this method, a periodic timer only needs one ``signal queuing
resource'' that can be allocated at the time of the timer_create()
A function is defined to retrieve the overrun count so that an
application need not allocate static storage to contain the count,
and an implementation need not update this storage asynchronously on
timer expirations. But, for some high-frequency periodic
applications, the overhead of an additional system call on each timer
expiration may be prohibitive. The functions, as defined, permit an
implementation to maintain the overrun count in user space,
associated with the timerid. The timer_getoverrun() function can
then be implemented as a macro that uses the timerid argument (which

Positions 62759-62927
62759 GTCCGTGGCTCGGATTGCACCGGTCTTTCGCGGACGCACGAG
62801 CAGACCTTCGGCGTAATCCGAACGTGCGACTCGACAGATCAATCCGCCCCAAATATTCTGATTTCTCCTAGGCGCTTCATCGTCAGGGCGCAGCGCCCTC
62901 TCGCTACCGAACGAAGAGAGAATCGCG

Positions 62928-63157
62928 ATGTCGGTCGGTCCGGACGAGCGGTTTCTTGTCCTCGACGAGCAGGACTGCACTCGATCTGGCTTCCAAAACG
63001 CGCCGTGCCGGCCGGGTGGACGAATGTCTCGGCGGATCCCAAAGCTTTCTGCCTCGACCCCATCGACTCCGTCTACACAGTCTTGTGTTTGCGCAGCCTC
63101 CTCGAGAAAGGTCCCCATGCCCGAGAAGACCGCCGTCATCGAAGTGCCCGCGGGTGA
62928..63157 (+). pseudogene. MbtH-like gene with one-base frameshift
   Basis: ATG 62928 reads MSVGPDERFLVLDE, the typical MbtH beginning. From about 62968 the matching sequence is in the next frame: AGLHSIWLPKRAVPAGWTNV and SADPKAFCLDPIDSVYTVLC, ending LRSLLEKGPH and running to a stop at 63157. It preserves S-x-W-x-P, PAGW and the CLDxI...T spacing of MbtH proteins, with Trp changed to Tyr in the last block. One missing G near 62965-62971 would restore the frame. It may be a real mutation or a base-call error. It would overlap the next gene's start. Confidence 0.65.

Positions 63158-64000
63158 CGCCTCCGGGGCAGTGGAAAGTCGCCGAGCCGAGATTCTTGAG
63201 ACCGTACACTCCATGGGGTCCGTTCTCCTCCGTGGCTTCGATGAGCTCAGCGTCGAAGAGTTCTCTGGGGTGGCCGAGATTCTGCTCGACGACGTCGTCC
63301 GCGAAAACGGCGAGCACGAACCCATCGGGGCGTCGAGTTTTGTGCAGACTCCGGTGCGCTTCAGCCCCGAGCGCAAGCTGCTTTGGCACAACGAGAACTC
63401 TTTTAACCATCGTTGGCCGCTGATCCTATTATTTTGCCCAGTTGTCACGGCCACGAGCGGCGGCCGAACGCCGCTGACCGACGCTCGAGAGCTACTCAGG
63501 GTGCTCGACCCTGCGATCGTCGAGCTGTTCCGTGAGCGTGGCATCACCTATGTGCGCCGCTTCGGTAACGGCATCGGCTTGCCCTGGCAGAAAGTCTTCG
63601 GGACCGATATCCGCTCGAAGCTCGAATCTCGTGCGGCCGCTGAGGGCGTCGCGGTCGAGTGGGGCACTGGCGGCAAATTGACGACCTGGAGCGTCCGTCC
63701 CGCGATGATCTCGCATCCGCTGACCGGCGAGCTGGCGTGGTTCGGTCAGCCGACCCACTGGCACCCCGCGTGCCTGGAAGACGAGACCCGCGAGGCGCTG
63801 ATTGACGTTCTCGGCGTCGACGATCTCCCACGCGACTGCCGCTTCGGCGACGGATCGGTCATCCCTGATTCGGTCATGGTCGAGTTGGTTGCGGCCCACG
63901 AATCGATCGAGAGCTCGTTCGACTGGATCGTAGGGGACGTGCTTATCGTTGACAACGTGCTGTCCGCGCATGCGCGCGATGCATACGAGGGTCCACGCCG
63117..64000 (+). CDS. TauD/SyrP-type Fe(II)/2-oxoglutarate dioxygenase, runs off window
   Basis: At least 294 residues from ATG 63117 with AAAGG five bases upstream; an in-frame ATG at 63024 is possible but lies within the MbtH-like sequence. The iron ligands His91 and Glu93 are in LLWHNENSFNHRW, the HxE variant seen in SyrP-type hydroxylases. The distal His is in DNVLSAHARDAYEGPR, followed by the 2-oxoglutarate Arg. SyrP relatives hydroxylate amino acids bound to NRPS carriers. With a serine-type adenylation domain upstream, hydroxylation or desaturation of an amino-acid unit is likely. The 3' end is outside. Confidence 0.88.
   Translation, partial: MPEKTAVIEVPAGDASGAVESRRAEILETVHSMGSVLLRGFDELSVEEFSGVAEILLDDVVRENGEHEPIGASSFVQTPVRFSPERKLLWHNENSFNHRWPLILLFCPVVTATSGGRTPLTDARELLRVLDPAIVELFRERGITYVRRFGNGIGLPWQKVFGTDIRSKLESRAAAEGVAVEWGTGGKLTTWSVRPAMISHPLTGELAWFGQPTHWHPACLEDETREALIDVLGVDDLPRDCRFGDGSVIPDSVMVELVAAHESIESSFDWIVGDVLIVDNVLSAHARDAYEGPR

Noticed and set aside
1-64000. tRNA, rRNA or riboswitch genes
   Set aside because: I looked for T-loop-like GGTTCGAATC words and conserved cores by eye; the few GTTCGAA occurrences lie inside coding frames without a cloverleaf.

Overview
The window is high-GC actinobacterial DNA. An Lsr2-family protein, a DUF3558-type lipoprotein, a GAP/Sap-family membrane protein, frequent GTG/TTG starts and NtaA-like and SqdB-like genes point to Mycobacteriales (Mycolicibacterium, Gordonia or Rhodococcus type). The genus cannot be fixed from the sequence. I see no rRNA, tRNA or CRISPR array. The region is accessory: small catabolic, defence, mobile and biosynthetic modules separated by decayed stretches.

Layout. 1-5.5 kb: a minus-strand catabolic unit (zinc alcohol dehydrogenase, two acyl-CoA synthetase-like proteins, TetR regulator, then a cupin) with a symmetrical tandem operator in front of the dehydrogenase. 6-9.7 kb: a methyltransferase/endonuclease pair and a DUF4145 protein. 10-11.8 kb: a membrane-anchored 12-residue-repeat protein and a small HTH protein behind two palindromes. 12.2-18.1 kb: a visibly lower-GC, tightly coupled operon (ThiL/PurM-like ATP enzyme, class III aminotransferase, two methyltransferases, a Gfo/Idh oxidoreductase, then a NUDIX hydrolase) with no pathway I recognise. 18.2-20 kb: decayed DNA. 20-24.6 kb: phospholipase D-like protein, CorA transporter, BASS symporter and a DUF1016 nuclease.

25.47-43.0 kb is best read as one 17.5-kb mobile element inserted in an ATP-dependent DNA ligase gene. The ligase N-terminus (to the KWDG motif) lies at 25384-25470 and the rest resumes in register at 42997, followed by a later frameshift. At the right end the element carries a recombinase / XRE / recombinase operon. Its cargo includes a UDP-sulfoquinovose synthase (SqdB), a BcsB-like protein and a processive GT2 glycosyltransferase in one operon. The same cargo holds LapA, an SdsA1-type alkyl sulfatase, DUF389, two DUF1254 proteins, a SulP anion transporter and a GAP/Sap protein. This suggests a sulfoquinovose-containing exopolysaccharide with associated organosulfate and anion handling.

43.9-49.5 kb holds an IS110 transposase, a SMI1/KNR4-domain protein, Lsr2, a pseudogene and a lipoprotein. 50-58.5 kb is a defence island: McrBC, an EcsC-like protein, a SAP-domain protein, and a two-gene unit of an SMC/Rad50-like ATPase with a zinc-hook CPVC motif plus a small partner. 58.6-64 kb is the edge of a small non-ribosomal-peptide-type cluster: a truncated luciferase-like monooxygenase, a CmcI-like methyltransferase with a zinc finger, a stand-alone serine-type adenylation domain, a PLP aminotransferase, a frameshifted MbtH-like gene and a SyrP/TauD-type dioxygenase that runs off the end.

may just be a pointer to a user space structure containing the
counter) to locate the overrun count with no system call overhead.
Other implementations, less concerned with this class of
applications, can avoid the asynchronous update of user space by
maintaining the count in a system structure at the cost of the extra
system call to obtain it.
Timer Expiration Signal Parameters
The Realtime Signals Extension option supports an application-
specific datum that is delivered to the extended signal handler. This
value is explicitly specified by the application, along with the
signal number to be delivered, in a sigevent structure. The type of
the application-defined value can be either an integer constant or a
pointer. This explicit specification of the value, as opposed to